Although Madam Sirleaf during her 2005 campaign, promised to electrify Liberia during her first six months in office, more than 10 years has elapsed and Liberia’s electricity sector is one of the poorest relative to the rest of sub-Saharan Africa and the world. Liberia has possibly the highest cost for electricity on the continent and in mid-2011, Liberia’s rate of access to electricity by the population to publicly provided electricity was close zero, with the Liberia Electricity Cooperation (LEC) effectively serving about 1% of the Monrovia urban population. Comparable rates were 28.5 per cent for sub-Saharan Africa, and 6% and 43.7% respectively for MRU neighbors Sierra Leone and the Ivory Coast (AfDB, 2013).
The Poverty Reduction Strategy (PRS1) aimed at improving access to safe drinking water from 17 percent in 2003 to 50 percent in 2011. However, the PRS1 and PRS2 are now history and only 25 percent of Liberia’s population have access to safe drinking water (World Bank, 2011).
Access to basic and secondary health care services is still a major problem in Liberia as more than 75 percent of the population has no access to referral health services. Inadequate health services have resulted to the country been the home of some of the highest infant and maternal mortalities rate in the world with 157 death out of 1,000 infant and 580 death out of 100,000 mortality (WHO, 2012).
Despite successes associated with international development assistance and foreign direct investment, the United Party led government under the stewardship of Madam Ellen Johnson Sirleaf has failed to make maximum use of huge influx FDI and aid to lift Liberians out of poverty. And while these FDI and aid are yet to benefit the poverty stacking population of Liberia, the country’s natural resource envelope has been depleted under this government.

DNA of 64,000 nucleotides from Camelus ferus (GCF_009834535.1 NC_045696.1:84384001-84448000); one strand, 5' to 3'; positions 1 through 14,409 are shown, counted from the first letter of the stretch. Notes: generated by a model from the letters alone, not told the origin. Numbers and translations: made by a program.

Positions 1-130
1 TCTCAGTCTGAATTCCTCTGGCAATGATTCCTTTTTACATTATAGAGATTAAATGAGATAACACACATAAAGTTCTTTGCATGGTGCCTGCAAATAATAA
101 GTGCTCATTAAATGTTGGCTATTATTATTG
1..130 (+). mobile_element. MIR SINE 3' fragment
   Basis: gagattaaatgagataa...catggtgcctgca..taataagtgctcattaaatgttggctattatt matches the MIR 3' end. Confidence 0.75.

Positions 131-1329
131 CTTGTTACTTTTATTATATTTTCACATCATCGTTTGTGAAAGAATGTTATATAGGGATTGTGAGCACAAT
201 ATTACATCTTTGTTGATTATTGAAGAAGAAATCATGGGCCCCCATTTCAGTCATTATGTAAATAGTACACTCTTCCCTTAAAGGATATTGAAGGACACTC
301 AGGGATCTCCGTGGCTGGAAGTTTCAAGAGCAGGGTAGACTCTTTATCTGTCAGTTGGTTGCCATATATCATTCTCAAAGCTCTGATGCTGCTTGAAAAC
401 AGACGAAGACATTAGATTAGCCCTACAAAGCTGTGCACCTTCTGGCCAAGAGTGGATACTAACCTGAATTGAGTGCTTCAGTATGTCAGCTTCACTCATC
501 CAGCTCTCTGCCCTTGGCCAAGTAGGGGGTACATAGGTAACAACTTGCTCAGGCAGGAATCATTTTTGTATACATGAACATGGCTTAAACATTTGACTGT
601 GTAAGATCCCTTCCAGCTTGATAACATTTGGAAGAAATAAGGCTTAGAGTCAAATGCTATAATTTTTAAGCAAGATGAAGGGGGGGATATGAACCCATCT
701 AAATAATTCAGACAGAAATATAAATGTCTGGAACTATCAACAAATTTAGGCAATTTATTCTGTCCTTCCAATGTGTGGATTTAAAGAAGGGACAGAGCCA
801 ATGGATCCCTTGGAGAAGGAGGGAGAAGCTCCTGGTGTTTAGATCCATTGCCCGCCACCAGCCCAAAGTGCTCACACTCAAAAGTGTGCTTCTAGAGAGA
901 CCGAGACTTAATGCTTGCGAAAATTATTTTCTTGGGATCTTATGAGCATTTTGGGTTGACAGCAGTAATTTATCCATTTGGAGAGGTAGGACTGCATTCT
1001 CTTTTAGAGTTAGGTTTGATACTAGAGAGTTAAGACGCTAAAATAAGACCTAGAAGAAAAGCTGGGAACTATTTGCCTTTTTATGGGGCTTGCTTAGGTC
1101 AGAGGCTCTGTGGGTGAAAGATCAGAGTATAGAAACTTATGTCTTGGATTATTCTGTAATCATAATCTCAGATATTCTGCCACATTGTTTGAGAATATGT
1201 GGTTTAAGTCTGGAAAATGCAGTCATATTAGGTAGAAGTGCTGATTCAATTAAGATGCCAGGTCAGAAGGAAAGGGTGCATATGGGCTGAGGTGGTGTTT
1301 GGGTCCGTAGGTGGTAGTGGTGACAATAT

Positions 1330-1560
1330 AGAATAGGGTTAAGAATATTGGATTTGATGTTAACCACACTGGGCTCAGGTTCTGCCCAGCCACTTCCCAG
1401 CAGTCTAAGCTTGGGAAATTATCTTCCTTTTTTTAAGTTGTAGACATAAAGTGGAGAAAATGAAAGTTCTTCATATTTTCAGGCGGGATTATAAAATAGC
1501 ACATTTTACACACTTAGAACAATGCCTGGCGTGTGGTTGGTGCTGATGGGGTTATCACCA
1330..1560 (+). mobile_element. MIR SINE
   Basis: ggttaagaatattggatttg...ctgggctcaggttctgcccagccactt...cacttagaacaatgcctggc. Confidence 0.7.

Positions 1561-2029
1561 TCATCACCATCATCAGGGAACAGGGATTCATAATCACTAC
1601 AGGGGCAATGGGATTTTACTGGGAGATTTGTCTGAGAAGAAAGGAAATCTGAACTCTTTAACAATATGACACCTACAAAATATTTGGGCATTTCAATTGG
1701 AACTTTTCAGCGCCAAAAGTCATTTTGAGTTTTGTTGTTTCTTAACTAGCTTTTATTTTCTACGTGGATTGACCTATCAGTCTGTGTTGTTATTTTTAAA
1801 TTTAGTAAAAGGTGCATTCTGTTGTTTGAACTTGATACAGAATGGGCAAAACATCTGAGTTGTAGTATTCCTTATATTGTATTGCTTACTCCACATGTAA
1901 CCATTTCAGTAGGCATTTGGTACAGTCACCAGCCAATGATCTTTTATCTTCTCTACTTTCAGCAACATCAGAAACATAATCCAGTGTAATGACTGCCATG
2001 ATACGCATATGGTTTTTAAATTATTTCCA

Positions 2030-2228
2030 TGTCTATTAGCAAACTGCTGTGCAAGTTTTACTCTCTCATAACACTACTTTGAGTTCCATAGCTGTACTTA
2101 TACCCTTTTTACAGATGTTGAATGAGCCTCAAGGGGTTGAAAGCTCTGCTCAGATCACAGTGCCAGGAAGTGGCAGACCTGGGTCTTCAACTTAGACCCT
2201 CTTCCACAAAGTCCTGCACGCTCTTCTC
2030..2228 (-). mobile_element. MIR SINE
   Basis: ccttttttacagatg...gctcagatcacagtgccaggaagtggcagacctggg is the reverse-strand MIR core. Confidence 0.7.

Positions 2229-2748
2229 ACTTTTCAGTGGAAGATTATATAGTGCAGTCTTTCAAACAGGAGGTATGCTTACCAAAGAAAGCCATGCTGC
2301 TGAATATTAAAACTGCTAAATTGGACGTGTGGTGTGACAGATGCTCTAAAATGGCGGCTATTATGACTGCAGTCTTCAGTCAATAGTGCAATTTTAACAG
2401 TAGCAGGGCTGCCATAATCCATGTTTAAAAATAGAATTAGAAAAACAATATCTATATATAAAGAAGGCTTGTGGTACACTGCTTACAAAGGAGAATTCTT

The reluctance on the part of government official especially those from the ruling party to use the word “failed” because of the consequence it carries and the action it demand does not change the realities on ground. Although there are some tangible achievement of this government, when grading the government on average, it is obvious that this government has failed to meet the expectation of Liberians. The reason a child failed at the end of the academic year is not necessarily that the child has no blues or passing marks, but based on the fact that the reds or failing marks surpass the blue on average. In the case of the Unity Party led government, I agree that from 2005 to present things are not hundred per cent the same. Indeed there are some positive changes taking place around us. However, these positive changes do not commensurate time and resources available to this government.
AFRICAN DEVELOPMENT BANK GROUP. (2013). Liberia nfrastructure and Inclusive Growth. Tunis: Temporary Relocation Agency (TRA).
Abuzeid, F. (2009). Foreign Aid and the “Big Push” Theory: Lessons from Sub-Saharan Africa. Stanford Journal of International Relations, 2.
AfDB. (2013). Liberia Infrrastructure and Inclusive Growth. Tunis: Temporary Relocation Agency (TRA).
Bertelsmann Stiftung. (2016). BTI 2016 — Liberia Country Report.
Jeffrey Sachs, G. B. (2009, May 22). Can Foreign Aid Reduce Poverty? . pp. 68-78.
Paczynska, A. (2016). Liberia rising? Foreign direct investment, persistent inequalities and political tensions. ISSN: 2164-7259 (Print) 2164-7267 (Online) Journal , 9.
Pourqoly, A. A. (2013). The Relationship between Foreign Direct Investment, Institutional Quality and Poverty: Case of MENA Countries. Journal of Economics, Business and Management, 161-162.
Reddy, C. M. (2009). Development Aid and Economic Growth: A Positive Long-Run Relation . International Monetary Fund.
Ucal, M. Ş. (2014). Panel Data Analysis of Foreign Direct Investment and Poverty from; the Perspective of Developing Countries. Procedia – Social and Behavioral Sciences , 1102-1103.
Witness, G. (2012, September). Signing their Lives Away: Liberia’s Private Use Permits and Destruction of Community-Owned Rainforest. pp. 1-2.
World Bank. (2011). Water Supply and Sanitation in Liberia, Turning Finance into Services for 2015 and Beyond. Adventure World Press .